If you're, like me, feeling the drag between major commercialized holidays (either to enjoy them ironically or in earnest), Monika's review of February's Unconventional Romance Variety Show might serve as an effective pick-me-up. Not to mention, it's always encouraging to see artists taking on the fraught raw material of mainstream cultural practices as fodder for something much more critical, thoughtful, and inclusive. Read on! -ST
Following the oh-so-conventional (puke in my mouth a bit) hallmark holiday came this refreshingly honest, open, and humourous series of acts responding to ideologies of love, romance, and relationships. The Unconventional Romance Variety Show celebrated sex and uncovered stereotypical notions of modern-day romance. Spicy, gritty and sometimes grotesque, the show offered racy entertainment for those seeking a not-so-hallmark approach to sensory stimulation.
Opening with much more promise than the Vancouver dating scene, host Katie-Ellen Humphries brought understated humour and sharp wit to the room. She was slightly sarcastic and playfully coy, which set the mood for the show and paved the way for the acts to follow.
Actor and writer, Sara Bynoe, was first up. Her response to unconventional romance was through storytelling, more specifically, sharing a reading from 1976’s Bear, by Canadian novelist Marian Engel. Bynoe focused on a few steamy passages from the novel, highlighting the absurd language and depiction of Engel’s main character’s romantic encounters with—yes—a bear. Accompanied by a drummer and bass guitarist, Bynoe did a splendid job of bringing the scene to life through her melodically spirited reading. From bear moans to audience roars, you could say Bynoe knew what she was doing. But did the bear?
Storyteller Jo Dworschak unveiled her own romantic tale, leaving the audience to wonder if it were true? Jo’s encounter began with a meeting between her and who she describes as being the person who’d play her boyfriend in the movie of her life, Bruce Lee. The relationship quickly escalated (oh yes) and ended in an unexpected saucy scene. (To be cum-tinued?) Jo did a great job of inviting the listener into her story and making it feel like you were there.
Next up was a comedy-music combo, performed by Colin Lamb. Reminding the audience that there’s always someone better (or worse) to have sex with, Colin’s song “Regular Dick” melodiously told the story of the sub-par dude not worthy enough to date but good enough to have average sex with. Colin’s subtle jesting and canny wit kept me laughing, even between songs. As if his first song wasn’t hilarious enough, his other two songs “Look at my Dick” and “I Saw My Asshole” did the trick—and painted quite the visual.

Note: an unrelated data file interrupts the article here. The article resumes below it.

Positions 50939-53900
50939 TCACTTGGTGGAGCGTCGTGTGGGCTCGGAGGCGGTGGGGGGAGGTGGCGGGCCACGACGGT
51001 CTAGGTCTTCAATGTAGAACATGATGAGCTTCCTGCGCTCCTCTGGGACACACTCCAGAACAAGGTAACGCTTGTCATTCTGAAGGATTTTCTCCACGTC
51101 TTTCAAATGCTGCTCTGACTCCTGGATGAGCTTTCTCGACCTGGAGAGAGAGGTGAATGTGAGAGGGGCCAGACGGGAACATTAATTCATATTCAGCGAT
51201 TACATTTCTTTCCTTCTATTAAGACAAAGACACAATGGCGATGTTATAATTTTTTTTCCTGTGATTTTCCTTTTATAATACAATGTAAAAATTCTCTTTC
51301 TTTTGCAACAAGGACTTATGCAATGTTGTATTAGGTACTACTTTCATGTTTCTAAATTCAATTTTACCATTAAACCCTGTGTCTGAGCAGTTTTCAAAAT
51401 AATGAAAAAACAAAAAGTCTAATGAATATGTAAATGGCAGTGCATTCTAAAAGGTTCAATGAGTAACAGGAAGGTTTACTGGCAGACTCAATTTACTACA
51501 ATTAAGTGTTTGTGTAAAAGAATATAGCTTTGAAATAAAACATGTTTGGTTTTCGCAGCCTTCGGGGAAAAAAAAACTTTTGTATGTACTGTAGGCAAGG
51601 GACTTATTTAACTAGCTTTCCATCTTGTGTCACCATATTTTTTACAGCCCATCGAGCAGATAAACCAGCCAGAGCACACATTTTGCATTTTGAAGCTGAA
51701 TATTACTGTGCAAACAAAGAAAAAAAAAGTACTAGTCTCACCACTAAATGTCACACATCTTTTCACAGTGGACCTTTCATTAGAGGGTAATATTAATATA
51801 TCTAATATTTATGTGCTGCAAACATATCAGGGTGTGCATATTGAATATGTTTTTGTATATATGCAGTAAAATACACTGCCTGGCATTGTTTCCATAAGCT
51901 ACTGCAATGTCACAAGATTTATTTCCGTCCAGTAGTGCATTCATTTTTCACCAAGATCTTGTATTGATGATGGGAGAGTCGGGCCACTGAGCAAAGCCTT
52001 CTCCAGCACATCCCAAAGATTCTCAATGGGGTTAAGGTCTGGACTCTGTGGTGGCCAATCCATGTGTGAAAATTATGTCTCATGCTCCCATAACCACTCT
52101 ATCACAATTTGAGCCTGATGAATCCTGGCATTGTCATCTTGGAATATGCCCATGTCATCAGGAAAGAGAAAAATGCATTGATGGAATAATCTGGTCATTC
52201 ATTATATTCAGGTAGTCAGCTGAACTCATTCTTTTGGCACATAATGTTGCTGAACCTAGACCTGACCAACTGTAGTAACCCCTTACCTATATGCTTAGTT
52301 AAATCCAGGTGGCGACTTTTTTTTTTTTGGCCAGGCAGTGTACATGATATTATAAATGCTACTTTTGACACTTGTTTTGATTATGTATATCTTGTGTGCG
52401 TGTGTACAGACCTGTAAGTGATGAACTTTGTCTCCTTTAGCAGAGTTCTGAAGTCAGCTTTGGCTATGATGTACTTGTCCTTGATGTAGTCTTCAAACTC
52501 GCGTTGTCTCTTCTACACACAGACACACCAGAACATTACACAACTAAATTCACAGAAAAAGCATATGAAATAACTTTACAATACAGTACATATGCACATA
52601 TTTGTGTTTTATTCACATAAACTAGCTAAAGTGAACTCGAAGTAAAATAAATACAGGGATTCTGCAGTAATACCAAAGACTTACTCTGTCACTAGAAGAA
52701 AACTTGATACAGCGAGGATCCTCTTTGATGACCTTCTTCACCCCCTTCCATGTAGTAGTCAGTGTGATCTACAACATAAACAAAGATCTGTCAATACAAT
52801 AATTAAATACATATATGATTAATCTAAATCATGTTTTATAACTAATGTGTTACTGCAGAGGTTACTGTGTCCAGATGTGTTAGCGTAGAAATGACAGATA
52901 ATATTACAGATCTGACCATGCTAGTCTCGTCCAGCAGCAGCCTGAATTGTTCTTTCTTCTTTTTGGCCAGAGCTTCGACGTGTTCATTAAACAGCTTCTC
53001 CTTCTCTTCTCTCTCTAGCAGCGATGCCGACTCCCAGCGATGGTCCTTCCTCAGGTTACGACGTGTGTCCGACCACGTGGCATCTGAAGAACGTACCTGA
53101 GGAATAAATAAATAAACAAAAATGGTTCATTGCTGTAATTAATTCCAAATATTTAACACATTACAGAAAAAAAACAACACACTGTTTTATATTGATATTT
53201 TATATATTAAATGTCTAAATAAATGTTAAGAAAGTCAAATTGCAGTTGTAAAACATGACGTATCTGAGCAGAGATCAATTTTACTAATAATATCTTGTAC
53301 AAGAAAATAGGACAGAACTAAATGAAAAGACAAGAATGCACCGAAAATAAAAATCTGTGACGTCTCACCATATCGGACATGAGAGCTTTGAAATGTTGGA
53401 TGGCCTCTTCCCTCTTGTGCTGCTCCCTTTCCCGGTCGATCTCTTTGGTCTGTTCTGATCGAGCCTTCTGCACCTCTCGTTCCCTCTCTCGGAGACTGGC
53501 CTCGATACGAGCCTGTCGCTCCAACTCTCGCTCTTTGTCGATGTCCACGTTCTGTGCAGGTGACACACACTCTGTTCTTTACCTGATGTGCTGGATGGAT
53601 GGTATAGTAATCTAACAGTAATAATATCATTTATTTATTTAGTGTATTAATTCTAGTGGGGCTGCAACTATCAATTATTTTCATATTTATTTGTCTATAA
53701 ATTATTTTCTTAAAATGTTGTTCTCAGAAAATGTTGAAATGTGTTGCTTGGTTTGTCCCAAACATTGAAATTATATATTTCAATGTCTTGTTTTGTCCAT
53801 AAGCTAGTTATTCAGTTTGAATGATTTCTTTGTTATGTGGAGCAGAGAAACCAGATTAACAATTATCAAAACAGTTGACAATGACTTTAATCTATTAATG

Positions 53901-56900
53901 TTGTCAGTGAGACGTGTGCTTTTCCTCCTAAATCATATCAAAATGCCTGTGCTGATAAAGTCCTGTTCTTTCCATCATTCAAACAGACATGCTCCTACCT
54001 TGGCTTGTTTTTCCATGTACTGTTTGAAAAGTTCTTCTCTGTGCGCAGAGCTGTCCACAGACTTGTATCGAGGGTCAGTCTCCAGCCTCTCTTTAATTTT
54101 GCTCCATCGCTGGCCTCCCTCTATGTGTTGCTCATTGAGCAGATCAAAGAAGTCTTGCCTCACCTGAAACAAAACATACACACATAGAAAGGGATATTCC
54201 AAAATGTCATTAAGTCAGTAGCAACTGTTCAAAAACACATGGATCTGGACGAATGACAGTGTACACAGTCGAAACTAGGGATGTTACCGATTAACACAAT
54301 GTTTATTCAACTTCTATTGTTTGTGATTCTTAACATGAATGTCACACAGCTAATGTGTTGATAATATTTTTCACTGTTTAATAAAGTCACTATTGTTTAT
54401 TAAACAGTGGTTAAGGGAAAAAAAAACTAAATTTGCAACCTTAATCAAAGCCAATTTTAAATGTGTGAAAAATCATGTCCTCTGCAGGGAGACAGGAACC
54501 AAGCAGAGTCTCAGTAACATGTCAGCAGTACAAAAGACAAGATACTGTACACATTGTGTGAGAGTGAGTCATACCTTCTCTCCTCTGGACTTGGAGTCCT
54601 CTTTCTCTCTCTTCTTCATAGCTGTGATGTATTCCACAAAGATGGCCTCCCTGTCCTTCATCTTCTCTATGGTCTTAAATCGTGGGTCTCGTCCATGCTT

Providing the spice that variety offers, burlesque dancer, contortionist, acrobat and boylesque performer Vixen Von Flex took to the stage. Juxtaposing strength and softness, flexibility and flair, this force-to-be-reckoned-with walked on hands, jump-landed the splits and entranced the audience through a strip tease that was never to be forgotten. I was awed and impressed, and am certain the audience felt the same way.
At this point in the show, humour wasn’t decelerating. Showing up in her “Lulumelon” shirt and proudly claiming it sells in only large and extra-large sizing because “too bad, fuck you” (smaller people), comedian and founder of Heavy Metal Comedy Melanie Rose talked about her experience—or lack thereof—with sex and dating. She facetiously described her non-existent sex life and shared stories of her disappointing and hopeless “romantic” encounters. Her act was unassuming, unexpected, and pleasantly received. Melanie Rose may be giving up on sex, but hopefully she won’t give up on comedy any time soon.
Throwing a little gorelesque into the mix was Vancouver-based performance troupe Bloody Betty. Known to make light of dark subjects, Bloody Betty’s sensual song and dance displayed an otherwise abhorrent scene of sexual abuse, rape, and mutilation. The performance was whimsical but tragic, sexy but nasty, compelling but repulsive. It was appropriately over-the-top, raunchy, uncomfortable, and irresistible to watch. Well-played, BB.
Last but not least, the show’s headliner Shirley Gnome, accompanied by a band and the East Side Choir, filled the room with end-of-the-night amusement and entertainment. The costume- bearing, crowd-pleasing, blonde comedic bombshell left no stone unturned in her crusade to evoke laughter. Her playful charm and angelic vocal range almost make you forget she’s singing about farts. Wildly talented and musically attuned, Shirley had a very natural stage presence and easily commanded the audience’s attention.
Far less disappointing than most other Valentine’s days, The Unconventional Romance Variety Show was a refreshingly fun take on relationships, sex, and love. The comedic acts warranted laugher and the performances amused, awed, and inspired. For more events put on by smart, funny, courageous performers in Vancouver, check out The Lady Show by Katie-Ellen Humphries, see Vixen Von Flex in Reign City at the Rio on March 20th, or see Sarah Bynoe's recurring show Teen Angst on March 14th!